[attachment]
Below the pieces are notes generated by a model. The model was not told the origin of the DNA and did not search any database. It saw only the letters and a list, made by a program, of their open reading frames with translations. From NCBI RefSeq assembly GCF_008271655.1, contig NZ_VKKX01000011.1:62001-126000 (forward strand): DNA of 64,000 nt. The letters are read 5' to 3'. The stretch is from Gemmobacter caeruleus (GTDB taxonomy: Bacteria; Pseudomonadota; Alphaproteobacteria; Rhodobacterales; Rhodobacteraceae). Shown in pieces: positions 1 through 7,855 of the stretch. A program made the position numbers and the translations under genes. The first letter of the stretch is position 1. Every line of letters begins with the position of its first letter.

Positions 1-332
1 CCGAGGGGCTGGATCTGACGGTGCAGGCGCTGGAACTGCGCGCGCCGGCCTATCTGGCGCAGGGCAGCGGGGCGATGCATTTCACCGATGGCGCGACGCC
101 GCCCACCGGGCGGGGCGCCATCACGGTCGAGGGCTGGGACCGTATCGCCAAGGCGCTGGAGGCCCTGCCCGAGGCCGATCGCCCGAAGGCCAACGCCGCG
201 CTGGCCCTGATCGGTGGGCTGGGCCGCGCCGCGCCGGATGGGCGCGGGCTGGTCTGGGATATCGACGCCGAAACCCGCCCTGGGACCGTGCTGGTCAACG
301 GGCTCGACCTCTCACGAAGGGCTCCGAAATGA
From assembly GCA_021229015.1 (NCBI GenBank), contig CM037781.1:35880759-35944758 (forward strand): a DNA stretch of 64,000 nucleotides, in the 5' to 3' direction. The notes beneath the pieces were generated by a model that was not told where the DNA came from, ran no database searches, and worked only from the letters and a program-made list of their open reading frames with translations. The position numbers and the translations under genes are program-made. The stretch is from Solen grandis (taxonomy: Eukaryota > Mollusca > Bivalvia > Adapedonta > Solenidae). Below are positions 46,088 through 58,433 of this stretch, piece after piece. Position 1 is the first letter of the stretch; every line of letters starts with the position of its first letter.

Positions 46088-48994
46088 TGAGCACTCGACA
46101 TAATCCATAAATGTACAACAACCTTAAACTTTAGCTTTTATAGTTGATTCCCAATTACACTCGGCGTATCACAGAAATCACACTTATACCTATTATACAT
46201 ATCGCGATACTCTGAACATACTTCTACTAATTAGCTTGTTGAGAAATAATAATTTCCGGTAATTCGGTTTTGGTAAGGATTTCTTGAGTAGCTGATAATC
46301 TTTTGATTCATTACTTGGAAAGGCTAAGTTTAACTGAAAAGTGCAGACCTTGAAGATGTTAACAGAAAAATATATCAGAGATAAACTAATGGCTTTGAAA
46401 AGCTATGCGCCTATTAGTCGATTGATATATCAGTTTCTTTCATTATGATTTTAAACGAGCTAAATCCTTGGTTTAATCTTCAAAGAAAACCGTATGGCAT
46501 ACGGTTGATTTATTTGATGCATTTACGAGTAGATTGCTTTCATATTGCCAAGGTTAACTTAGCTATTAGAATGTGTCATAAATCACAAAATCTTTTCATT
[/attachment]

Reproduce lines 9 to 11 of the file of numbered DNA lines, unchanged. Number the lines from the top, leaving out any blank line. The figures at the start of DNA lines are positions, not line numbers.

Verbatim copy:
46088 TGAGCACTCGACA
46101 TAATCCATAAATGTACAACAACCTTAAACTTTAGCTTTTATAGTTGATTCCCAATTACACTCGGCGTATCACAGAAATCACACTTATACCTATTATACAT
46201 ATCGCGATACTCTGAACATACTTCTACTAATTAGCTTGTTGAGAAATAATAATTTCCGGTAATTCGGTTTTGGTAAGGATTTCTTGAGTAGCTGATAATC